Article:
SAR’s Academic Freedom Monitoring Project investigates and reports attacks on higher education with the aim of raising awareness, generating advocacy, and increasing protection for scholars, students, and academic communities. Learn more.

Date of Incident: September 14, 2021

Attack Types: Loss of Position

Institution(s):Indiana University Northwest

Region & Country:Americas | United States of America

New or Ongoing:New Incident

On September 14, 2021, Indiana University Northwest (IUN) summarily dismissed tenured communications professor Mark McPhail apparently for alleged remarks he made.

The termination came roughly one month after the university suspended McPhail from his teaching duties and cut his salary by 75%, apparently in response to McPhail disputing a negative teaching evaluation issued by his dean in July 2021. According to the American Association of University Professors (AAUP)—a US-based advocacy organization that investigates and responds to academic freedom violations—McPhail, in replying to the dean, defended his work integrity, raised concerns over the use of student evaluations to measure teaching quality, noted that he had never been subject to a peer review (as he had experienced at other higher education institutions where he taught), and stated that he was not previously made aware of the concerns raised in the dean’s evaluation. IUN administrators did not consult a faculty committee prior to suspending McPhail.

On September 14, three IUN police officers reportedly were sent to McPhail’s private residence to deliver him a termination letter that further ordered him banned from the campus. The university’s letter accused McPhail of making threats of physical violence, without citing specific examples or witnesses. A member of the university’s general counsel’s office told McPhail’s lawyer that a faculty member had told IUN’s Executive Vice Chancellor for Academic Affairs (EVCAA) that McPhail allegedly “used words to the effect that ‘the only way to end racism is to kill all the white people.’”

McPhail denied making such a comment and separate investigations by IUN’s Faculty Board of Review and the AAUP rebutted allegations that McPhail engaged in violent, threatening speech. According to the FBOR investigation, the faculty member who IUN’s general counsel apparently referred to told the EVCAA that he “had discussed the history of racism in the US with McPhail and had heard McPhail state his view that if indigenous people had killed all the early white settlers, racism would not have established itself in the Americas.” That faculty member said he shared the conversation with the EVCAA because he felt McPhail was “distraught and in need of support,” and wanted to “impress upon [the EVCAA] how deeply McPhail felt about systemic racism in the US.” (It warrants mentioning here that much of McPhail’s work at IUN focused on racial equity at the institution, which is based in the majority-Black city of Gary, Indiana.) The FBOR’s interviews with another faculty member and one administrator who spoke directly with McPhail following his suspension and prior to his dismissal—only three members of the IUN personnel are said to have spoken with McPhail during that time—also rebut claims that McPhail engaged in violent or threatening speech.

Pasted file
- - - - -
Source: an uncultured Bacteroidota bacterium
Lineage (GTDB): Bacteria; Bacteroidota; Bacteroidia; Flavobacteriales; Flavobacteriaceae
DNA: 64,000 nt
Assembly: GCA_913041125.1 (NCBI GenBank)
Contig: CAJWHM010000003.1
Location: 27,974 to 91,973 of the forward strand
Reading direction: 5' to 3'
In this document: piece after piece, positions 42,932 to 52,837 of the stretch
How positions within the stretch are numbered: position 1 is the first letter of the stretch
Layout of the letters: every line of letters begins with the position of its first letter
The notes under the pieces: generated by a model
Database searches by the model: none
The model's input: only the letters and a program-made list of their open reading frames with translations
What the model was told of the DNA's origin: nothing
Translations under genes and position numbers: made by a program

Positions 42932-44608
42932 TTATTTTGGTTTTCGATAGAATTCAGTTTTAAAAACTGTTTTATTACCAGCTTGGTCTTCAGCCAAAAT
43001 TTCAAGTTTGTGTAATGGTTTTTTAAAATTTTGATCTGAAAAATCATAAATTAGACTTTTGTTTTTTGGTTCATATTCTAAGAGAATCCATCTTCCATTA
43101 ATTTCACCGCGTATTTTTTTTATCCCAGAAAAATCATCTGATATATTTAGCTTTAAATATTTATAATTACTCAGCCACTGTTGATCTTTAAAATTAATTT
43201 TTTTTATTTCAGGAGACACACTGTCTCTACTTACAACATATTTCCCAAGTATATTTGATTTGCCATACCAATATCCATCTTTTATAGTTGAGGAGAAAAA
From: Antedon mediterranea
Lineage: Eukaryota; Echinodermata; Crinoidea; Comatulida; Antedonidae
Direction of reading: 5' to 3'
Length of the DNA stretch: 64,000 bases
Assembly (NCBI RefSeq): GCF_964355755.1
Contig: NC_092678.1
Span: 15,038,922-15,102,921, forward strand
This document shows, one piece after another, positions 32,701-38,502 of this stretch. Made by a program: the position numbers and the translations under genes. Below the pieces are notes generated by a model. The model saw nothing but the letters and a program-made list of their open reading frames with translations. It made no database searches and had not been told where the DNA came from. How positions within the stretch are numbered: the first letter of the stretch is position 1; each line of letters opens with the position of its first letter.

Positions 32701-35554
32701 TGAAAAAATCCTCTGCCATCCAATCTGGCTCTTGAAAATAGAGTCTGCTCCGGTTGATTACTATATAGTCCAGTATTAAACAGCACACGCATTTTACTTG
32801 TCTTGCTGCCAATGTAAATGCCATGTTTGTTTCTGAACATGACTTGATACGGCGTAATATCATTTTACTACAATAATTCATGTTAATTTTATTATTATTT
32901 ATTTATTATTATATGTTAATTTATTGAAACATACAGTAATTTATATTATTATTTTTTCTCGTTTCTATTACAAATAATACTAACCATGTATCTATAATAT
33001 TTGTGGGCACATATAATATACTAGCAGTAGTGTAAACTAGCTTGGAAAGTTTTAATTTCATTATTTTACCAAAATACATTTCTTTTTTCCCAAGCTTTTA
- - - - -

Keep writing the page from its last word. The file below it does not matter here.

The two investigations also raised serious due process concerns. In particular, the university administration reportedly denied McPhail a faculty hearing prior to his suspension and dismissal, and declined to provide McPhail the names of any accusers, effectively putting the burden on McPhail to disprove the claims of violent speech in order to appeal his dismissal.

The AAUP’s report further described “highly plausible” allegations by McPhail that the disciplinary actions were motivated by his public criticism of the university’s management of racial equity on campus. In 2016 and 2017, McPhail filed complaints with IUN’s Office of Affirmative Action and Employment Practices and the US Equal Employment Opportunity Commission in Gary, citing salary discrimination and a pattern of racial hostility. (The university found no basis for McPhail’s complaint and the EEOC never responded, according to the AAUP’s report.) And in April 2018, McPhail put together an on-campus forum titled, “Do Black Minds Matter in Indiana?,” which, the AAUP reported, “focused on accounts of how state universities, including IUN, were harming the state’s residents by their failure to recruit, retain, and graduate Black students.”

McPhail has since filed a lawsuit against IUN. As of this report, McPhail is the Interim Vice President for Academic Affairs and Provost at Linfield University, in Oregon.

Scholars at Risk is concerned about reports of the summary dismissal of a scholar, apparently based on grounds that include alleged expressive activity. Higher education administrators should respect academic freedom, and should employ transparent, fair processes when engaging in disciplinary actions. In addition to the harm to the immediate victim, such actions undermine academic freedom.